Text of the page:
• notnobody October 9th, 2013 6:07 PM

      Ok, using book covers as a profile picture is an awesome idea. Would you mind if I borrowed it?

  • gruenblatt October 9th, 2013 1:34 PM

    sweetfart. from all the intelligent and nice stuff you said here, that typo is what made my day :)

    also: i’ve never really gotten over anything. just mentioning the other side. that happens to people as well.

    • Danielle October 9th, 2013 3:17 PM

      That’s not a typo. :)

  • ghostgrrl October 9th, 2013 2:31 PM

    I totally get the facebook deactivation. I haven’t had one since three years ago and I’m really glad I got rid of it. Everyone aggravated me and I was so nervous about having pictures on there and I had no idea what to say in status updates so I was just like fuck it. I didn’t even create the facebook for myself in the first place, my new group of friends kept telling me I was weird as hell and this girl set one up for me, without me asking her. When I stopped being friends with them I deactivated. Whenever someone asks me why I don’t have one I just say that it was super tiring and it was taking up all my time (it really wasn’t taking my time up but whatever) and the people seem to understand that because it takes up all of their time. You do you and ignore people who give you shit for it. Like Danielle said, you’re a mysterious cat and that’s very cool.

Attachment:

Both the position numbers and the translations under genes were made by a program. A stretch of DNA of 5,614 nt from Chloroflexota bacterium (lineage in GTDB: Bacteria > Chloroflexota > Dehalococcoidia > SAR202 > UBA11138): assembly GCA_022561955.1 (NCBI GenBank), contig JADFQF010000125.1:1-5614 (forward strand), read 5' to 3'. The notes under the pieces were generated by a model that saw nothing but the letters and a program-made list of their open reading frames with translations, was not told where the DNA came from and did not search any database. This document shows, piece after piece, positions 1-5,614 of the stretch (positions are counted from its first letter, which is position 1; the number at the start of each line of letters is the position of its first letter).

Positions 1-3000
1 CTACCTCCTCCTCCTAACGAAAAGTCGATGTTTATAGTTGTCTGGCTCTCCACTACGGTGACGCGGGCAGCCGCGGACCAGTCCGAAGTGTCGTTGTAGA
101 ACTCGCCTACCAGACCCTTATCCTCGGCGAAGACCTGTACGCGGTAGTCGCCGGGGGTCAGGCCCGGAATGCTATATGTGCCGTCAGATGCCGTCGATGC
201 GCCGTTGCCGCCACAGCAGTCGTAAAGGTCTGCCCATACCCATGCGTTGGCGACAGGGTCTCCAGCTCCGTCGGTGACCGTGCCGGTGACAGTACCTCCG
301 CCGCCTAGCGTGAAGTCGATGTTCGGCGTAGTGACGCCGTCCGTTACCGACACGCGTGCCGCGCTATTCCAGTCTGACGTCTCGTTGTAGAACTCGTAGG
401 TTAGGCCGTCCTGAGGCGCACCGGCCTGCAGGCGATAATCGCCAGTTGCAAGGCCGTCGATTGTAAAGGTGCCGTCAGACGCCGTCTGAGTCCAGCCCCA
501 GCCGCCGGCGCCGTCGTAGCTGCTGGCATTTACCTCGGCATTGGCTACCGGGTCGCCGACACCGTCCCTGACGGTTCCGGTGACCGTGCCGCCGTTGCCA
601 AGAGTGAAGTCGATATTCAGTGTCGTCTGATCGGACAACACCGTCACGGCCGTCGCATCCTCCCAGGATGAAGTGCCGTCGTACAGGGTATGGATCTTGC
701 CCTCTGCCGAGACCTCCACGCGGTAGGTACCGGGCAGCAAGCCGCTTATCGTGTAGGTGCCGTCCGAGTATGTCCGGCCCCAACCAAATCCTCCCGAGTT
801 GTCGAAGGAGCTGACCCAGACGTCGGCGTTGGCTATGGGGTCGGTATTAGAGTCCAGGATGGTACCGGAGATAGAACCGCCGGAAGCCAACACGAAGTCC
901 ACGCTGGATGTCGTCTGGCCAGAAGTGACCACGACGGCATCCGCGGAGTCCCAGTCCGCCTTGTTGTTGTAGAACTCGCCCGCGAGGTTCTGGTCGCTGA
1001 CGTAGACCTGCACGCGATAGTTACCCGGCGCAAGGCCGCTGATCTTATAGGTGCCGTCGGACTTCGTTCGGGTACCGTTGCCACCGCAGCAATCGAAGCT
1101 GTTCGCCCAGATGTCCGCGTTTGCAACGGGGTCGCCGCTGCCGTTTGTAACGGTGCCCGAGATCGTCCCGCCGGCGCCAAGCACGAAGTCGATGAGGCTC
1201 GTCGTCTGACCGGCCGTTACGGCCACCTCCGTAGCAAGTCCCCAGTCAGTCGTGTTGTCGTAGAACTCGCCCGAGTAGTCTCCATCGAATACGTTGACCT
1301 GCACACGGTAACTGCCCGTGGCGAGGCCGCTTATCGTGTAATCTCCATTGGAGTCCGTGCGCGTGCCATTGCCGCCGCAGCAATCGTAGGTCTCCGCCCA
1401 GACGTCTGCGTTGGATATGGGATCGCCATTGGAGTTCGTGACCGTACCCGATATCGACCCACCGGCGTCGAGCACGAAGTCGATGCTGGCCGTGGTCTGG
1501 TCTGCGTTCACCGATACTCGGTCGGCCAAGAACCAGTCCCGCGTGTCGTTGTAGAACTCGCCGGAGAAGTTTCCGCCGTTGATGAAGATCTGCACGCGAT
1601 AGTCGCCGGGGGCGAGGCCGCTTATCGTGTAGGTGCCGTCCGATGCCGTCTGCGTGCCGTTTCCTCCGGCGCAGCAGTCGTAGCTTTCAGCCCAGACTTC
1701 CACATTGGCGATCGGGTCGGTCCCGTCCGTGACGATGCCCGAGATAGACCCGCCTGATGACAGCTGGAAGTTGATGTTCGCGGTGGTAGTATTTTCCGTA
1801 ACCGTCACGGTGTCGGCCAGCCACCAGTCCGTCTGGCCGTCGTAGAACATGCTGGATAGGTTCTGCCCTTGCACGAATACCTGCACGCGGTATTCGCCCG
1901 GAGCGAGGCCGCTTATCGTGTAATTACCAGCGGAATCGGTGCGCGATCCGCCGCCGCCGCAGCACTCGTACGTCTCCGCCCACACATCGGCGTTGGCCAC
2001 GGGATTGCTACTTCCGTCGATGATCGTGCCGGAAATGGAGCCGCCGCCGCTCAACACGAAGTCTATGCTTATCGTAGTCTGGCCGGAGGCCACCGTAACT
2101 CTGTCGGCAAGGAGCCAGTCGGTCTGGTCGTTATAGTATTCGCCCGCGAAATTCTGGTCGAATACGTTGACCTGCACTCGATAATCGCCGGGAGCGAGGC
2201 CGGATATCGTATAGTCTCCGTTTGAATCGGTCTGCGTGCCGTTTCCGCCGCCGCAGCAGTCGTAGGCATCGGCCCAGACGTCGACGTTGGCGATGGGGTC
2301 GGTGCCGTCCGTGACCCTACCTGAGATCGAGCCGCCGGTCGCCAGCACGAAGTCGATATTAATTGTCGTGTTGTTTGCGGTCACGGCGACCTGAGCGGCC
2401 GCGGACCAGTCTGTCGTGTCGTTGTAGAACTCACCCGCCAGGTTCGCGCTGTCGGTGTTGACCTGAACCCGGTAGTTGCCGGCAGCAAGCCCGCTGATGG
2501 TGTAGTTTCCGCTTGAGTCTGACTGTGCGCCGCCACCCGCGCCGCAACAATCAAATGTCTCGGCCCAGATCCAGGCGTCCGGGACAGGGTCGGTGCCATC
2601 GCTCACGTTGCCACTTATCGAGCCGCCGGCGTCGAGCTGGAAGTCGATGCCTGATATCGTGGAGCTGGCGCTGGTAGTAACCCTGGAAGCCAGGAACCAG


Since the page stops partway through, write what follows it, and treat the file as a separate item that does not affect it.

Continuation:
• tove October 9th, 2013 4:36 PM

    Facebook sucks and that is a scientific fact.

  • zoevija October 9th, 2013 6:26 PM

    Re: Facebook: I deleted mine… I think 2 years ago now, and I can assure you you will NOT regret it. I never have; I’ve been SO happy with my decision. Facebook made me miserable. Like you, I felt pressure to maintain a persona, and constantly compared myself to other people, whose lives looked so much ~~cooler than mine. It was making me feel terrible about myself. It just got worse after I broke up with my boyfriend and he started dating someone else/posting pictures of himself in a creepy Clockwork Orange costume making out w/ his new GF at a Halloween party… One day I looked through like every picture he’d posted of himself with her to make myself as unhappy as I possibly could, which gave me the impetus I needed to finally delete it, and I’ve never looked back, and ahh I just can’t recommend it highly enough. DO IT. And get Twitter! You can follow cool people like @brainpickings and Lena Dunham and I find it much more fun and actually informative/much less about like ~keeping up appearances~ than FB

  • Jes October 9th, 2013 6:58 PM